Since being licensed as Priest-in-Charge of St Paul’s Winchmore Hill and taking on a role in the Edmonton Area as a Youth Advocate for Capital Youth, Fr Daniel Sandham has been thinking about how to engage the small number of teenagers they have in the church, in addition to the many families with pre and primary school aged children.
There was already a group that met during the Sunday Eucharist, called “YouthTubers”, which helps young people explore their creativity by making videos, and Fr Daniel was keen to find a way of using and sharing that creativity within the liturgy.
Fr Daniel was inspired by the Walsingham Youth Pilgrimage to commission their teens to create a kind of visual intercession, where the prayers are overlayed on images that help people engage with the prayer, which can be played to music if needed.
“The young people we have aren’t very keen on doing anything up-front during a service. We use a projector for our All-Age Eucharist, so I thought we could simply use that to show something that they had created. That way, they didn’t have to stand in front of everyone but could still express themselves through what they created. I also wanted to give them freedom to create prayers based on themes important to them, not least so the adults can see what’s on their minds when it comes to prayer. It was a great thing to try and we hope to continue to find ways for young people to engage creatively with the liturgy.”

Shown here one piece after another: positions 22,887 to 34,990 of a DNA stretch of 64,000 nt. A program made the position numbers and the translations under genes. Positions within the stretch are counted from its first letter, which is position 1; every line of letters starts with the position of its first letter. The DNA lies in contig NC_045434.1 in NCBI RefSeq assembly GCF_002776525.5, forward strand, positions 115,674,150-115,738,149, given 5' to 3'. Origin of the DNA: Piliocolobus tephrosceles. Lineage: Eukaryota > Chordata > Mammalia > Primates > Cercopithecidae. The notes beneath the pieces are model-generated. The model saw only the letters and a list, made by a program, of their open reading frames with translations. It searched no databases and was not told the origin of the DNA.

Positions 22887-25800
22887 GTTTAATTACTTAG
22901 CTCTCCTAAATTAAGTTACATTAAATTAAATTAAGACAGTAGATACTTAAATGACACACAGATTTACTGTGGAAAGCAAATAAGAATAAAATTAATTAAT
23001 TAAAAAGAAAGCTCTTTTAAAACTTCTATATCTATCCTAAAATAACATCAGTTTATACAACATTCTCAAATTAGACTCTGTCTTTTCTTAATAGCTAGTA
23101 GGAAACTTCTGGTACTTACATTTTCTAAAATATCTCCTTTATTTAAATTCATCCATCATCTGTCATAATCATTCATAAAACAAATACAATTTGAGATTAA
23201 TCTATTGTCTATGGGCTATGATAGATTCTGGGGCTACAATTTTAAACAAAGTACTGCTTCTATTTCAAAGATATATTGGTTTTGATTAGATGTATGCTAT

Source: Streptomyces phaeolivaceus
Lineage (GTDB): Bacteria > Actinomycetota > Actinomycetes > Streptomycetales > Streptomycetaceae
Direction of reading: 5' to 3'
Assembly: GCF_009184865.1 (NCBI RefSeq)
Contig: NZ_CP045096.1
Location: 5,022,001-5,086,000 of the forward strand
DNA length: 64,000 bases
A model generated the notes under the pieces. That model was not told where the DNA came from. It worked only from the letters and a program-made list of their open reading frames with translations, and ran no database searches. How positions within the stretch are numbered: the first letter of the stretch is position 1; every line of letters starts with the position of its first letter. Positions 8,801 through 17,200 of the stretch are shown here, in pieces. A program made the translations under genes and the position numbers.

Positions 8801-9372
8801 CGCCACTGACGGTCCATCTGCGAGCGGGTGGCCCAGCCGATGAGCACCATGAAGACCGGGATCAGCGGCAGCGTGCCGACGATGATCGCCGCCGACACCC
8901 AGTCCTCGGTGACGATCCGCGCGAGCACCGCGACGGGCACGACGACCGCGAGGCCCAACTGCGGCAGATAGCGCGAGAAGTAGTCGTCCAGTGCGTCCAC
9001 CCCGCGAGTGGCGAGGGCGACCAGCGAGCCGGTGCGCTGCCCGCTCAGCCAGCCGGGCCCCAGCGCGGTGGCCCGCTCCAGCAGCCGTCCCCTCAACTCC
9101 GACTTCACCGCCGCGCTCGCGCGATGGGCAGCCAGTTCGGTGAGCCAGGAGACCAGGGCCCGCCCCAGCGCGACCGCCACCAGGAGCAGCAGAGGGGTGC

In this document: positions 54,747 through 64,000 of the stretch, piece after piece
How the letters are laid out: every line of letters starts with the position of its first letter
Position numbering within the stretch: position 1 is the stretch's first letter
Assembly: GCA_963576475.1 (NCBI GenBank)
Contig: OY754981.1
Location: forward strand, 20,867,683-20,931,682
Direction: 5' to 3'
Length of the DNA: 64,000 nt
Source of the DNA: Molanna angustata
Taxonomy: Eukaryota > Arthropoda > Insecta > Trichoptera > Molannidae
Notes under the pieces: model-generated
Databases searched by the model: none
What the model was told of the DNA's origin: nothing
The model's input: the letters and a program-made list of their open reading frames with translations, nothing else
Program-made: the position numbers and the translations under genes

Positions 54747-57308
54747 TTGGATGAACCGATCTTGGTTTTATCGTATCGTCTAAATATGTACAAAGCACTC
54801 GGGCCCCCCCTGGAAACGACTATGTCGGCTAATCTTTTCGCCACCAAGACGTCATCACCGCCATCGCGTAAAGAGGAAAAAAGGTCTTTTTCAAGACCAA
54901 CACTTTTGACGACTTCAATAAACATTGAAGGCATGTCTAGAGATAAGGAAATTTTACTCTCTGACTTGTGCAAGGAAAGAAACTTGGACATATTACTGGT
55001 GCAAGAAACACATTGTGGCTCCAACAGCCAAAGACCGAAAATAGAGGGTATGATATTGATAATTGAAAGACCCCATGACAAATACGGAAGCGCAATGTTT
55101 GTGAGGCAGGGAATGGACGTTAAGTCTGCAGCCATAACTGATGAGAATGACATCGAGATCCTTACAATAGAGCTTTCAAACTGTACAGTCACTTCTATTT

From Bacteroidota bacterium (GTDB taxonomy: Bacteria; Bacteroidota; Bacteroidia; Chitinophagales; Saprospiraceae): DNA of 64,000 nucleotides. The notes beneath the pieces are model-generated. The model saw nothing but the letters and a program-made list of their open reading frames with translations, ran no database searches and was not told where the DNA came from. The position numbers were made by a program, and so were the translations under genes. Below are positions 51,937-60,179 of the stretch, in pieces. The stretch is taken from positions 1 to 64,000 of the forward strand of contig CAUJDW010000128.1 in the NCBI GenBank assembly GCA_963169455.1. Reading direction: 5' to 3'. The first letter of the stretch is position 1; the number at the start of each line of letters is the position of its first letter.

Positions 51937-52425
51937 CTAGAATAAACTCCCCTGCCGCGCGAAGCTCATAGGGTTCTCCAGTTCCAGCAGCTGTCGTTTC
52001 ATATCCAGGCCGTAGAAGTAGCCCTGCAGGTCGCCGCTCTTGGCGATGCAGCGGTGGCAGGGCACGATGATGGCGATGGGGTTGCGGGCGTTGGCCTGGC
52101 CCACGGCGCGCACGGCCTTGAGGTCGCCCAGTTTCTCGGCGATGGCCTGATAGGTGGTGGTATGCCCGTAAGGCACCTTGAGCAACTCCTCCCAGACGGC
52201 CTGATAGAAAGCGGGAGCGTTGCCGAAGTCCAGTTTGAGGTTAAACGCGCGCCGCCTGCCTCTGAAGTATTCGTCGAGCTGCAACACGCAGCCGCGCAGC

The teenagers involved were given freedom to choose a variety of themes, which they did so and left open for interpretation. Their prayers included the Grenfell and Manchester tragedies, the homeless, mental health, gay pride, world hunger, global politics and Brexit, events in the local parish, exam results, people travelling, and Andy Murray!
Why this is a good example of involving young people in church
Involving young people like this in a key aspect of a service is a fantastic example of how we can reduce artificial separation from the adults in church. Young people raised this as a barrier to feeling part of the church, covered in the Church of England’s 2016 research, Rooted in the Church.
This idea also doesn’t require much skill or training to lead, and using pre-created media to facilitate this means the pressure is off young people in the moment. Those under 18 years old are also “technology natives”, meaning they have grown up using tech, so the prospect of creating a video with PowerPoint isn’t daunting at all.
How to make your own visual intercessions
If you would like to try this idea with your young people, here’s some guidance to get them started.
Use a news website to identify headlines of the week that inspire your themes
Use a photo site like Unsplash to find free licensed images that visualise your themes
Create a new slideshow with software such as PowerPoint
Set the slides to transition automatically, for however long you prefer
Export the slideshow as a video
Play the video during a service. You could play music simultaneously to add another element.
We’ve created a template file you can use to make it easy to get started – download it below.
Levi is the Creative Lead at Capital Youth, an initiative from the Diocese of London. He volunteers in youth ministry and leads worship at Christ Church W4 in Chiswick. Levi completed a degree in Theology before working in marketing and design, bringing both worlds together in his current role at Capital Youth.
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